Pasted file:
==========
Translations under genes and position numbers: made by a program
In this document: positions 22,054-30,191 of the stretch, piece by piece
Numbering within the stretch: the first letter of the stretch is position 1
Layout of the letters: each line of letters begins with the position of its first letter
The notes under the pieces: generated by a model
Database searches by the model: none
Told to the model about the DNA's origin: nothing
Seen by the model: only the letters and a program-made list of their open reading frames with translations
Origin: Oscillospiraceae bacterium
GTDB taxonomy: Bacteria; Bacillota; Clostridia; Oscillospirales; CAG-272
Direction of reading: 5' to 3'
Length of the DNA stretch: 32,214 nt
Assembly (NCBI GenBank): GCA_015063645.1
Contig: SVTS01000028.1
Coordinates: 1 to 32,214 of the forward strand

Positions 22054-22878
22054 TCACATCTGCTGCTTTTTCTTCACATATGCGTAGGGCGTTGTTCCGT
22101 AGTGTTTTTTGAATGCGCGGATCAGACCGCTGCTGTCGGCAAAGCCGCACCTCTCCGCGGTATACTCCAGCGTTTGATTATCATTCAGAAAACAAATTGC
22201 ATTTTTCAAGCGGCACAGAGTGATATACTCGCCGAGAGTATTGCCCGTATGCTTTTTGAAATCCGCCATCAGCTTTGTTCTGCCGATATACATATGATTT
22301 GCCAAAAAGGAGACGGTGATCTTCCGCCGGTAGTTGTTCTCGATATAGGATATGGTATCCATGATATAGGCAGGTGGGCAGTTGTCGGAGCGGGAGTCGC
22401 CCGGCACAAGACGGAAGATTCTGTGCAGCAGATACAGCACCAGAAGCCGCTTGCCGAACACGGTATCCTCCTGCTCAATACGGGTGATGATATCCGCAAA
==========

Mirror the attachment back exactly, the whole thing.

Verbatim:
Translations under genes and position numbers: made by a program
In this document: positions 22,054-30,191 of the stretch, piece by piece
Numbering within the stretch: the first letter of the stretch is position 1
Layout of the letters: each line of letters begins with the position of its first letter
The notes under the pieces: generated by a model
Database searches by the model: none
Told to the model about the DNA's origin: nothing
Seen by the model: only the letters and a program-made list of their open reading frames with translations
Origin: Oscillospiraceae bacterium
GTDB taxonomy: Bacteria; Bacillota; Clostridia; Oscillospirales; CAG-272
Direction of reading: 5' to 3'
Length of the DNA stretch: 32,214 nt
Assembly (NCBI GenBank): GCA_015063645.1
Contig: SVTS01000028.1
Coordinates: 1 to 32,214 of the forward strand

Positions 22054-22878
22054 TCACATCTGCTGCTTTTTCTTCACATATGCGTAGGGCGTTGTTCCGT
22101 AGTGTTTTTTGAATGCGCGGATCAGACCGCTGCTGTCGGCAAAGCCGCACCTCTCCGCGGTATACTCCAGCGTTTGATTATCATTCAGAAAACAAATTGC
22201 ATTTTTCAAGCGGCACAGAGTGATATACTCGCCGAGAGTATTGCCCGTATGCTTTTTGAAATCCGCCATCAGCTTTGTTCTGCCGATATACATATGATTT
22301 GCCAAAAAGGAGACGGTGATCTTCCGCCGGTAGTTGTTCTCGATATAGGATATGGTATCCATGATATAGGCAGGTGGGCAGTTGTCGGAGCGGGAGTCGC
22401 CCGGCACAAGACGGAAGATTCTGTGCAGCAGATACAGCACCAGAAGCCGCTTGCCGAACACGGTATCCTCCTGCTCAATACGGGTGATGATATCCGCAAA